So, what can you pack that satisfies your kiddos appetites and is good for their growing bodies?

Here are some ideas that might take a little of the stress and anxiety out of the process.  I hope you and your kids can settle on trying a few of them!    And don’t forget to add a sweet message to their lunch bag to let them know you are thinking about them during the day!!  “Family Education has some great freebie messages to share. Grab your printables here!!  Have a happy, healthy, slime-free school year!!     


 Back-to-School (or After-School) Lunch & Snack Ideas

Kids don’t have a great deal of time to eat lunch at school.  In addition, they spend part of their time socializing while they are eating.  Keep lunches simple, but make the most of the content in their brown bag.  Keep it nutrient-dense, low in sugar and free of empty carbohydrates!  And stay away from those pre-packaged “lunches” with the individual compartments (you know which ones I’m speaking of!).  They are expensive, full of sodium and contain very little nutritional value!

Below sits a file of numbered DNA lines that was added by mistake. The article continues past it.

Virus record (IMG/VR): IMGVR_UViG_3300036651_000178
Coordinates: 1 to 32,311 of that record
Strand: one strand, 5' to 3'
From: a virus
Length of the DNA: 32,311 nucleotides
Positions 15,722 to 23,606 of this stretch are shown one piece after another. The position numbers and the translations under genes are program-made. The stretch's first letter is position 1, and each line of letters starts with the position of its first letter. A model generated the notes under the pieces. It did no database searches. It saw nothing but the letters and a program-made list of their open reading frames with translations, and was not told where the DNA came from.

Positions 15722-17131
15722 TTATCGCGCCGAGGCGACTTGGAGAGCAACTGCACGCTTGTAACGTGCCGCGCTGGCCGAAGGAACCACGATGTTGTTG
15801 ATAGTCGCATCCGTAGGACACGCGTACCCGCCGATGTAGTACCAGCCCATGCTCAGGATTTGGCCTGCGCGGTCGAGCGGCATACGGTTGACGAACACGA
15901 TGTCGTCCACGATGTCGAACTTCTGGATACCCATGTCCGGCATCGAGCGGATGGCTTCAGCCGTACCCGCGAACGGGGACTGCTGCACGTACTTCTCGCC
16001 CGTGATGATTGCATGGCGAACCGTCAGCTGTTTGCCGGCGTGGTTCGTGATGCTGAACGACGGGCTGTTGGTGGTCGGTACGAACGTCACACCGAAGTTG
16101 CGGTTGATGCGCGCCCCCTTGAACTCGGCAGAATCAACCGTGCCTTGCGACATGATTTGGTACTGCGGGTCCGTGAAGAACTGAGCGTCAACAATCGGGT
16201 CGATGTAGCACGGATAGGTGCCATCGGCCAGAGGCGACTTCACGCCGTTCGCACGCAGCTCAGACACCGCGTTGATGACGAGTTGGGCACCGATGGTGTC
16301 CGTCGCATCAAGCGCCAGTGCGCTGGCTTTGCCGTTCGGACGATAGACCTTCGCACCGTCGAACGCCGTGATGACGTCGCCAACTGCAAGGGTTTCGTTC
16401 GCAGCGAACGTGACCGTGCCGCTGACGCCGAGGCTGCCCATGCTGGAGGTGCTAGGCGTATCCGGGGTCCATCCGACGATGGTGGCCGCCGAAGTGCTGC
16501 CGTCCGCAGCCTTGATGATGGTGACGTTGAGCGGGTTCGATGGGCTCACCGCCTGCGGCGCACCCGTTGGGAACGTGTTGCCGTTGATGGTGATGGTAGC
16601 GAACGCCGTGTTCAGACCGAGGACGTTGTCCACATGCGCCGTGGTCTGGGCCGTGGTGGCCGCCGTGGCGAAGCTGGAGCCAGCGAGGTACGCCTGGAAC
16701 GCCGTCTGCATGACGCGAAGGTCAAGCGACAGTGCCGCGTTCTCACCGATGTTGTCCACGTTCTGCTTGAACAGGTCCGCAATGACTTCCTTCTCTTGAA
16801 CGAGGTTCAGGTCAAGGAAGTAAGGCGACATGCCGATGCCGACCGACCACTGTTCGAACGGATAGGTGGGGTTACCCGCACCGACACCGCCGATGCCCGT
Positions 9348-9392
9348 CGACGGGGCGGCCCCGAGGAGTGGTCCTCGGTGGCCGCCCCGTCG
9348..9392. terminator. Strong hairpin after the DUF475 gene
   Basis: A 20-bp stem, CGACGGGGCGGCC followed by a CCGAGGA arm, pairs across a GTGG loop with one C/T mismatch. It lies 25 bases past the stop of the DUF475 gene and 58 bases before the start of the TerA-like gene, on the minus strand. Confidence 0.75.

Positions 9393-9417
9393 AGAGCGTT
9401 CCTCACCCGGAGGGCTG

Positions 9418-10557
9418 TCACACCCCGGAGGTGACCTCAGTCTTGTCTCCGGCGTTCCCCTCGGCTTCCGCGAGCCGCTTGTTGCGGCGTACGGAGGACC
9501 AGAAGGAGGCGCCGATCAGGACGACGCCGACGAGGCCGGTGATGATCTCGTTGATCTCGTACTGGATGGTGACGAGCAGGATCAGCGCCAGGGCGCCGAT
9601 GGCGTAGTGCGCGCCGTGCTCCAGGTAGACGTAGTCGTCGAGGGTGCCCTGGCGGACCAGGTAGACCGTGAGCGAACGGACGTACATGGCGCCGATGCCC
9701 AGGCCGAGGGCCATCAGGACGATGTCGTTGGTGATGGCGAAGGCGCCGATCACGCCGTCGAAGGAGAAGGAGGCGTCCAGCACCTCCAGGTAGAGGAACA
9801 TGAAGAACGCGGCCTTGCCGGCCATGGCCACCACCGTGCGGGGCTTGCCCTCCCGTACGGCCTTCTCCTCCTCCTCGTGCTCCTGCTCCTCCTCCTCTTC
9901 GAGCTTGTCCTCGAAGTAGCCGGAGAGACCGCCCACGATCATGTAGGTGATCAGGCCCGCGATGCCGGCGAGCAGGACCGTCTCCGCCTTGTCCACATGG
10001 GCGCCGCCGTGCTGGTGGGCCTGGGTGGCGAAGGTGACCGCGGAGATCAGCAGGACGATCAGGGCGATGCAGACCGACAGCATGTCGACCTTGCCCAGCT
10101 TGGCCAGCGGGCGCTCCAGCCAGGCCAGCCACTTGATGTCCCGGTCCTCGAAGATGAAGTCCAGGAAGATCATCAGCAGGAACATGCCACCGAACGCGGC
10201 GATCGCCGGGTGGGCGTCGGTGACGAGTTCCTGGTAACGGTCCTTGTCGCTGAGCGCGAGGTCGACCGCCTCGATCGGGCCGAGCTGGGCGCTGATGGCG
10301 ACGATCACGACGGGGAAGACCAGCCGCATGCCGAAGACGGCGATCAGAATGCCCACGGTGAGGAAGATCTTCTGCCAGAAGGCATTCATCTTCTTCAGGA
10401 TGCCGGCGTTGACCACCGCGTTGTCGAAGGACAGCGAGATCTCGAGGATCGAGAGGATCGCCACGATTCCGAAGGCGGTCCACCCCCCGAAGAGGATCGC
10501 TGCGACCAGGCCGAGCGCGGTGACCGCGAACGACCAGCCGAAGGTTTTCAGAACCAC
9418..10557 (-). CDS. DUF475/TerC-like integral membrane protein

1- Try these original “Speech Snacks” for lunch: Turkey Tortilla Wrap —you can check it out step-by-step here!!     

     … and a fun home made snack : Cinnamon-Sugar Tortilla Chips  (check out the informative how-to video)


2- The ABJ Sandwich

In our house, the Almond Butter and Jelly Sandwich rules!!

I started giving my son almond butter when he was very young.  I learned that one of the main reasons not to give peanut butter to your children until they are older is to prevent them from developing a peanut allergy. Almonds produce the mildest reaction of all the tree nut allergies.  Plus I learned that almonds/ almond butter were significantly better for you compared to peanut butter.